Francis Jackson Garrison, William Lloyd Garrison, 1805-1879; the story of his life told by his children: volume 2, Chapter 7: the World's Convention.—1840. (search)
domineering, exclusive, narrow spirit of the British and Foreign Anti-Slavery Society, and, in spite of myself, my mind could not but associate them together. Further thought only strengthens the resemblance. Remond stepped forward of his own accord, and was repeatedly cheered by the audience. He took them by surprise and acquitted himself very creditably. Prejudice against color is unknown here. Rogers and I have boarded at the same house with Stanton and his wife, Colver, Grosvenor, James and Lucretia Mott, Isaac Winslow and daughter, Abby Southwick, (who are all well), and several other delegates. At Mark Moore's, No. 6 Queen St. Place, Southwark Bridge, Cheapside ( Life of J. And L. Mott, p. 149). Mrs. Stanton is a fearless Elizabeth Cady Stanton. woman, and goes for woman's rights with all her soul. Stanton voted right in Convention on the question. We have been to see Westminster Abbey, the Museum, the Tunnel, the Tower, Let us write Peace on earth and good will t
, 0. S. Murray, R. Potter, F. Wayland. Barbadoes, James G. [d. West Indies, 1841], 1.395. Barclay, Robert 136, charged with slaveholding, 137, 163. Blair, James [d. 1834], 1.303. Blake, George, 2.103. Blancharto Mrs. Mott, 394; to speak on India, 388. Boyce, James P. [b. Lynn, Mass., 1805; d. there, 1885], 2.228. or G., 1.55, 56. Cropper, Capt., 2.361. Cropper, James [d. Feb. 26, 1840, in 67th year], English agent for r, Jonathan, Rev. [d. 1845], 2.110. Faulkner, Charles James [b. 1808], 1.251. Fenner, Richard, 1.391. FeFoot, Samuel Augustus [1780-1846], 1.307. Forten, James [b. Philadelphia, Sept. 2, 1766; d. Mar. 4, 1842], 1 Cohocton, N. Y., Oct. 11, 1809], 2.119. Fox, Charles James [1749-1806], 1.379, 465, tribute from Burke, 2.1g. 14, 1809; d. June 16, 1881], 2.217. Hamilton, James [1786-1857], message concerning Lib., 1.241, visits P. Rogers, 2.419, J. C. Jackson, 2.436. Jackson, James C. [b. Manlius, N. Y., Mar. 28, 1811], on revival of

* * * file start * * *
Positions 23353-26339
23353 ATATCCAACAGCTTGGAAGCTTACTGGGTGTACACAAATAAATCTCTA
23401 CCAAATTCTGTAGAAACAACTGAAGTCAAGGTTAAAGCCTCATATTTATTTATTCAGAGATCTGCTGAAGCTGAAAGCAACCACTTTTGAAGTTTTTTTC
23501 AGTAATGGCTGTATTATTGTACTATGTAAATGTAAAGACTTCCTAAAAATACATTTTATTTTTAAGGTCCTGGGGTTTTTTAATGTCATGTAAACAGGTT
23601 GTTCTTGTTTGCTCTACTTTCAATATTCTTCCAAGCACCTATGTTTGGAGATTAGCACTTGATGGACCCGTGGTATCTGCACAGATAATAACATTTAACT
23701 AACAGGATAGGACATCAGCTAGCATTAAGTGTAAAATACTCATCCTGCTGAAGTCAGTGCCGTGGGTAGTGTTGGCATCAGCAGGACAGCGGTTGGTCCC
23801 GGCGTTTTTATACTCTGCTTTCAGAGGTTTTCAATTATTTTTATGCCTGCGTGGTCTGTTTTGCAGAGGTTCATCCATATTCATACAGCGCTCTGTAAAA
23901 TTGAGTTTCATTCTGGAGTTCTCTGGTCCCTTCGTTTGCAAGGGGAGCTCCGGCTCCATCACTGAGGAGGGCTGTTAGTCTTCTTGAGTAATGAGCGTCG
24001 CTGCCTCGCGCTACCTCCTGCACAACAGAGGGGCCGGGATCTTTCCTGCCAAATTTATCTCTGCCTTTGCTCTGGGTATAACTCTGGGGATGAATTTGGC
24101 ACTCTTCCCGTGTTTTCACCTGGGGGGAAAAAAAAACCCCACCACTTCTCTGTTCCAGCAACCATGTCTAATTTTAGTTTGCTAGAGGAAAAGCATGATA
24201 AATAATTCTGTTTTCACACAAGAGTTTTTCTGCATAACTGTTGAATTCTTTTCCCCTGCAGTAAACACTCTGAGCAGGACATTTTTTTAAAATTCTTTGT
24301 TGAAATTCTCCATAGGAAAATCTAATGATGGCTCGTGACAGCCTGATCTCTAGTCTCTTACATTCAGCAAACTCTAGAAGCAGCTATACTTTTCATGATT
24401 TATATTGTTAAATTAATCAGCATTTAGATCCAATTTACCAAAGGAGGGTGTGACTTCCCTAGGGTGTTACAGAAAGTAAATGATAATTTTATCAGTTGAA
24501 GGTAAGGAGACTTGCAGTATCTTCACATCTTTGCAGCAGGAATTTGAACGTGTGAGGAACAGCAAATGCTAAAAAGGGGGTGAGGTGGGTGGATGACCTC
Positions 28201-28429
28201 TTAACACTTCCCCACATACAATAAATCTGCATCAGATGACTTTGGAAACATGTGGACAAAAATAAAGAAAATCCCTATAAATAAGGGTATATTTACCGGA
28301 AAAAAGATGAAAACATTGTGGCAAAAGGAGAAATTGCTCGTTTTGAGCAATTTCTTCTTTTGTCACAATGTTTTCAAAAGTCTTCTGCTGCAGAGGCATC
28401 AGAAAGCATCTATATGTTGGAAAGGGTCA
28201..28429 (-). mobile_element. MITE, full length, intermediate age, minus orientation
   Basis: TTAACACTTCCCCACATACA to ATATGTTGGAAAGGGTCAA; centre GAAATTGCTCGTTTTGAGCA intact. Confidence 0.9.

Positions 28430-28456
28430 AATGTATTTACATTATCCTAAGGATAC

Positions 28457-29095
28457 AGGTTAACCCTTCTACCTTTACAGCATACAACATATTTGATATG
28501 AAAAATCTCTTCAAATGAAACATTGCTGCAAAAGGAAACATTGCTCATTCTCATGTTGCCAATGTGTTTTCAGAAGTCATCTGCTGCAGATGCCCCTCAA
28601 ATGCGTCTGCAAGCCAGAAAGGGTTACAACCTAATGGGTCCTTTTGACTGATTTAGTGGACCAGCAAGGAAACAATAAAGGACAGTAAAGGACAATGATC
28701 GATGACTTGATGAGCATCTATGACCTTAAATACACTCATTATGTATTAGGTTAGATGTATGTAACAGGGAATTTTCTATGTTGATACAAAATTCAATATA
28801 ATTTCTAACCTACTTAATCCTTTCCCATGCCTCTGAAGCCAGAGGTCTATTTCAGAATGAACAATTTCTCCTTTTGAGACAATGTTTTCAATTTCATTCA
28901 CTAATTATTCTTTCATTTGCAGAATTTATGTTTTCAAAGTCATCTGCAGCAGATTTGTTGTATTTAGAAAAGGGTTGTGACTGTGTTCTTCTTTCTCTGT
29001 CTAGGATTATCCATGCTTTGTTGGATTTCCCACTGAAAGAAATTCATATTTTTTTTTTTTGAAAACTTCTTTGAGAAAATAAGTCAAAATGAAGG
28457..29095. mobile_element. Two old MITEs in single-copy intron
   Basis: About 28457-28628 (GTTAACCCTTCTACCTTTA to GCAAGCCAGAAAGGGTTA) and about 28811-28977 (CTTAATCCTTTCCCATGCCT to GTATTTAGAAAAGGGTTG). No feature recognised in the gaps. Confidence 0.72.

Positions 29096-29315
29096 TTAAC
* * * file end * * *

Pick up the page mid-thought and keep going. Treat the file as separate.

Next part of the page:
Laura E. Richards, Maud Howe, Florence Howe Hall, Julia Ward Howe, 1819-1910, in two volumes, with portraits and other illustrations: volume 1, Chapter 3: Newport 1879-1882; aet. 60-63 (search)
n, and I can't help it. And I hobbled greatly up the big staircase, also down. That's all. Auntie and Daisy and Maud lunched, too, munchingly. D. made a new capote for Maud. Nobody made nothing new for me. I had no lace bow under my chin, and looked so neglectedl Maud and Daisy always on the wing, concerts, theatres, lunches, etc., etc. Auntie and I have some good evenings at home, in which we refresh the venerable intelligence with the modern publication, we do, to wit, Early life of Charles James fox. We also play Russian backgammon. Big Frank Crawford has enlargement of 's liver. This P. M. late Mrs. C. C. Perkins has recep. for Miss Carl Schurz. Girls going, but going first to X.'s weekly weak tea and weaker talk. Here again, you spleeny devil, get thee behind me! I love my fellow-creatures, but, bless you, not in this month.... Julia Nagnos takes tea round generally, and finds that it agrees with her.... I regard you, on the whole, with feeling. Farewell, Laura, I am y